Front cover image for Waking the dead : correspondences between Walter Benjamin's Concept of remembrance and Ingeborg Bachmann's Ways of dying

Waking the dead : correspondences between Walter Benjamin's Concept of remembrance and Ingeborg Bachmann's Ways of dying

In this study Karen Remmler explores the relationship between public and private forms of memory in the late prose of Ingeborg Bachmann by reading her Todesarten as exemplary attempts to critically question the remembering of the Shoah in postwar Austrian society. Walter Benjamin's notion of historical memory as "insightful remembering" (Eingedenken) provides a method by which to examine the interrelationship between the formation of public memory and subjective memories of the past. Bachmann's prose depicts the consequences of individual memory wrought by a public memory that is based on monumentalized views of the past. Such views represent historical experience as static and separate from the present rather than as part of an historical process that continues into the present. The author argues that the actual process of remembering depicted in the Todesarten articulates the dilemma of remembering and "misremembering" the Shoah evident in the social and psychological structures of postwar Austrian society via the struggle of female protagonists to incorporate their own renderings of painful experience into a public memory that does not acknowledge the historical context of this experience. Although Todesarten as text represents an attempt at creating a forum in which to speak of the silenced memories of the Nazi past, the protagonists represent the inability to form a collective act of remembering. Instead the female protagonists project their empathy towards victims of historical atrocity onto their personal experiences, thus preventing a productive interchange between individual and public memory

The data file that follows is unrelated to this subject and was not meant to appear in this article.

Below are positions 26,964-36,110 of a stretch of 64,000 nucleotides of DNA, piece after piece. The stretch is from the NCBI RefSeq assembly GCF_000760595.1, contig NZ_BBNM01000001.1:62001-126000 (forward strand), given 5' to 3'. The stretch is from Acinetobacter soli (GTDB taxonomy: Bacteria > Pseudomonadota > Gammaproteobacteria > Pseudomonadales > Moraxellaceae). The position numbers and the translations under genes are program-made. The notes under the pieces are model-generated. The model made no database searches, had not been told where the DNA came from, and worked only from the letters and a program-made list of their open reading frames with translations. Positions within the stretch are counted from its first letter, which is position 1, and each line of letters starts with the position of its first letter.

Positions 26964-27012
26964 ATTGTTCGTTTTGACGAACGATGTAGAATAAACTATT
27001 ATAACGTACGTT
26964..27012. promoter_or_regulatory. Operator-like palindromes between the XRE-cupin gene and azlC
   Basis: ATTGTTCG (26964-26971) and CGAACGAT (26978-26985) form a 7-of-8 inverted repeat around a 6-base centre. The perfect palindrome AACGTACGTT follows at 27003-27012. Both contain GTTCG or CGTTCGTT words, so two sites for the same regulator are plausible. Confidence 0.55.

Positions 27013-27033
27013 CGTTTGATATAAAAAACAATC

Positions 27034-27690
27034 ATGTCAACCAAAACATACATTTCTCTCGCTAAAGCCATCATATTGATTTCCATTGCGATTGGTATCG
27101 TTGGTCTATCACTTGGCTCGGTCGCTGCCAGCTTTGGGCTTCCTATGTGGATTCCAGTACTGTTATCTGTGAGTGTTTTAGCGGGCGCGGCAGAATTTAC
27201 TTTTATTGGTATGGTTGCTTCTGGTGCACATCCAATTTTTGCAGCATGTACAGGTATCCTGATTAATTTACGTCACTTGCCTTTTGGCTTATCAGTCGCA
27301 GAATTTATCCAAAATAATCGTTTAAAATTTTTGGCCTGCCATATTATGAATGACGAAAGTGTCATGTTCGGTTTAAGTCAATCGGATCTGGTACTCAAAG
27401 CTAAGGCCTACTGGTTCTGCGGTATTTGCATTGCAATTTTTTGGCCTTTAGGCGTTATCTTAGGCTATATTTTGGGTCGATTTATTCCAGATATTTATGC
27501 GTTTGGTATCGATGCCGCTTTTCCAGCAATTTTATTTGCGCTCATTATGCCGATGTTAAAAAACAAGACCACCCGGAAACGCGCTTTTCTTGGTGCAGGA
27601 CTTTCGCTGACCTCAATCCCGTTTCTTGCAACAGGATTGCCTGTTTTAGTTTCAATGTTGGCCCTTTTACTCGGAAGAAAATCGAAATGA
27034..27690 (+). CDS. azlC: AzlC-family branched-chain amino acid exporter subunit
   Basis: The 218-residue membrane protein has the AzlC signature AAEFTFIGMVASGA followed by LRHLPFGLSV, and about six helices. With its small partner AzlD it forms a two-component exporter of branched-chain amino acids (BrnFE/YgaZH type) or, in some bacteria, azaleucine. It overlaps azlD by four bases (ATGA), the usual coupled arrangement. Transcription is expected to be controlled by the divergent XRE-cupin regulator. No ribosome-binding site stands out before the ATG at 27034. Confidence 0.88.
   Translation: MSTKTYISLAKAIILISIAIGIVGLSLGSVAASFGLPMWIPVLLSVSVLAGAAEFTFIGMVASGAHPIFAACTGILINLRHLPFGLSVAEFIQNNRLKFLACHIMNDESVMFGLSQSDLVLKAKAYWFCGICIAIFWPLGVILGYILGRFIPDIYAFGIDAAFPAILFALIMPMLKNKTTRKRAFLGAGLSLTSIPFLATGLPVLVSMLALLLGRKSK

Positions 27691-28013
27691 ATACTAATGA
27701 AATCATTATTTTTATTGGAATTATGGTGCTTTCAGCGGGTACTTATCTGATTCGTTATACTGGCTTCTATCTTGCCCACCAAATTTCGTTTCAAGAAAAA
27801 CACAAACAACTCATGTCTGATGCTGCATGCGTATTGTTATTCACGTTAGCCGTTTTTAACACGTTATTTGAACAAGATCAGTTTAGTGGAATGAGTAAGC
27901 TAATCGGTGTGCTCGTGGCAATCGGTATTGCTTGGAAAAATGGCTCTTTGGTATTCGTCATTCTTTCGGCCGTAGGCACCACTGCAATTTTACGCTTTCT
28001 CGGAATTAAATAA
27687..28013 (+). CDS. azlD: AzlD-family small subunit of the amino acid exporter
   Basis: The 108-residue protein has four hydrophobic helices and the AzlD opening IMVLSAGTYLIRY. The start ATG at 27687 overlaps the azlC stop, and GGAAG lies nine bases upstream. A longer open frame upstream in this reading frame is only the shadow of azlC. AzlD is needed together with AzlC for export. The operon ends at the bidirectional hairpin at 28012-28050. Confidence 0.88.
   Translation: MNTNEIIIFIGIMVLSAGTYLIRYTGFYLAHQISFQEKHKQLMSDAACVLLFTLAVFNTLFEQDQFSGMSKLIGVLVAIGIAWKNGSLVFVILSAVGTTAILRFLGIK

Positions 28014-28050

Print Book, English, ©1996
Ariadne Press, Riverside, Calif., ©1996